Module Five: Developing Critical Habits of Mind
Reading the article does bring about valid points in implementing the SAMR model in the classroom. The article also questions the credibility of the SAMAR model has there are no peer-reviewed article and no publication about the model. This has led me to question the model and I am hesitant in utilising it in my teaching/classroom activities. This is the result of their not being many articles and scholarly sources which supports this model which is Linderoth states in the article.
In the revised taxonomy, the framework remains in hierarchy like the original however the six categories are assumed to be ordered in terms on increasing complexity, with Remember being less complex than Understand, which is less complex than Apply, and so on. Unlike the original Taxonomy, the six categories can. Even though Bloom’s Taxonomy has undergone changes throughout the years there some components has remained the same. For example, in both the original and the revised version both encompass the notion of evaluation where students are to make a judgement based on the criteria and standard.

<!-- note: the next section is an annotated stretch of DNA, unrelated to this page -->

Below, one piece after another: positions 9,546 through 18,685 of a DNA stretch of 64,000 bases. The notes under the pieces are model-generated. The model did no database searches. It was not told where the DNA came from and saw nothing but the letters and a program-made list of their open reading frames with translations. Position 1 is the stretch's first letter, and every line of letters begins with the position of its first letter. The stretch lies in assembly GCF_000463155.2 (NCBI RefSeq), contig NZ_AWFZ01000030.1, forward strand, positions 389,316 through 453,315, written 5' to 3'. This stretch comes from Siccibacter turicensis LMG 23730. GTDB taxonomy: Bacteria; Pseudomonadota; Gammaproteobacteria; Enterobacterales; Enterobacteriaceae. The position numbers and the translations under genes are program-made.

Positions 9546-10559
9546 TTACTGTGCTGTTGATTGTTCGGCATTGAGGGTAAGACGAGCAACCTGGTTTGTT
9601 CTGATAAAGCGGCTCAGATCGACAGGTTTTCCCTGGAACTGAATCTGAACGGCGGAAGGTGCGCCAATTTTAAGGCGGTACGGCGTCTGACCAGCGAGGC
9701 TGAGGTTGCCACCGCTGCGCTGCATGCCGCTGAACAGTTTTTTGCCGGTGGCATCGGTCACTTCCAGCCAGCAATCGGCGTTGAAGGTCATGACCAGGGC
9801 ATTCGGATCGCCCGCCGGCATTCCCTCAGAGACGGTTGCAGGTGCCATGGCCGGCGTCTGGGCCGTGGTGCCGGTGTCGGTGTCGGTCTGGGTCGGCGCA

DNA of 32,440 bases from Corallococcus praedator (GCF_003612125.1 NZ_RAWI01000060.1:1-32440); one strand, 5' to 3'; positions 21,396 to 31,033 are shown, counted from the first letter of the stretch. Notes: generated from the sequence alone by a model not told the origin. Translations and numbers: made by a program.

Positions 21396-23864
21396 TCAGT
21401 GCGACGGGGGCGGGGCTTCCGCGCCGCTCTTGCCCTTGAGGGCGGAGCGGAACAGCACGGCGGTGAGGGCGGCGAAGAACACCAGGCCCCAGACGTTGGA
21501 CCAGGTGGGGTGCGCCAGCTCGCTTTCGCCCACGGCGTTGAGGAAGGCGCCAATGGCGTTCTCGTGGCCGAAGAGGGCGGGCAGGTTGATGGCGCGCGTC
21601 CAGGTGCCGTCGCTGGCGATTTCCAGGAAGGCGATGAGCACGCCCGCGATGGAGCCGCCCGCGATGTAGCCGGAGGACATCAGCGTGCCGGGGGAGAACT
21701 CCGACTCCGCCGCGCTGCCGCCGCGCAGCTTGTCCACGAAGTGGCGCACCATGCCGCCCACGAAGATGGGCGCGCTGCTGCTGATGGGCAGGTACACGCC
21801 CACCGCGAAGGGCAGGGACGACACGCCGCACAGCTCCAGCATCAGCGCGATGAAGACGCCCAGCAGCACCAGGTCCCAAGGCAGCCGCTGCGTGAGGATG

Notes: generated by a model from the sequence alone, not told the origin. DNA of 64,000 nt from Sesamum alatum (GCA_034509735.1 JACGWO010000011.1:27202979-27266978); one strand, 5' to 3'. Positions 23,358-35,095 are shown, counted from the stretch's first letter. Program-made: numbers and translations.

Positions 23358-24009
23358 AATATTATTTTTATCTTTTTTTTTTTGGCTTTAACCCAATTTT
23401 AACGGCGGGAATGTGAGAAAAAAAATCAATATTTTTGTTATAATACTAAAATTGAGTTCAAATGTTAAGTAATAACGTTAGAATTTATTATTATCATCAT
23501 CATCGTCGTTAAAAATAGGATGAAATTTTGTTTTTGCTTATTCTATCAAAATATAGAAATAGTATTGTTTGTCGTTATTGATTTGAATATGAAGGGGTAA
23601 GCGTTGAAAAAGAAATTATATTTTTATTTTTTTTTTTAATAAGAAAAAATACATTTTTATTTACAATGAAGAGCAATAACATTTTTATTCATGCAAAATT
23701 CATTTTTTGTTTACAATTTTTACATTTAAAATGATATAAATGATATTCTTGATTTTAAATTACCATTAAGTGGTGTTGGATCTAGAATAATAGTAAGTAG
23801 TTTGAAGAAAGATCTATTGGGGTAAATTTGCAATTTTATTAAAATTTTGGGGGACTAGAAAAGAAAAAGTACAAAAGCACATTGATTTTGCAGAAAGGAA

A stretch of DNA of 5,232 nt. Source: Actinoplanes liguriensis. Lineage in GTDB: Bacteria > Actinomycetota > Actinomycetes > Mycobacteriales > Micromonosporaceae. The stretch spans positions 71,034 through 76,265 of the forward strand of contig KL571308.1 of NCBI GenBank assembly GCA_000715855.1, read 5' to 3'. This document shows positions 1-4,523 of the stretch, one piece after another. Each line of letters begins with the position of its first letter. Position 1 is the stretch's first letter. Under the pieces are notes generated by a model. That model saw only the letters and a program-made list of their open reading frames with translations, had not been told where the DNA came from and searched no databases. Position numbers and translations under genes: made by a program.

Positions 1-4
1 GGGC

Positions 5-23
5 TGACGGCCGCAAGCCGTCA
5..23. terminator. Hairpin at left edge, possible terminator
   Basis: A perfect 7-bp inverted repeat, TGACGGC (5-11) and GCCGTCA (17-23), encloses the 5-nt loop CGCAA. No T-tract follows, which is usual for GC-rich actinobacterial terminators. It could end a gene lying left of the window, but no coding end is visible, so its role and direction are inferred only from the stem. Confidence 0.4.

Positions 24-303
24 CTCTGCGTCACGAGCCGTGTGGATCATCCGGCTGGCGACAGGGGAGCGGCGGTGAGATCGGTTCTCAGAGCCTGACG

I prefer Bloom’s Taxonomy as they assist teacher in what the students need to be to reach their full potential and builds on their prior learning. They begin easy and then it becomes more complex for the students which highlights their growth in the way they think. It also allows teachers to see how each student is progressing and where they are encountering difficulties.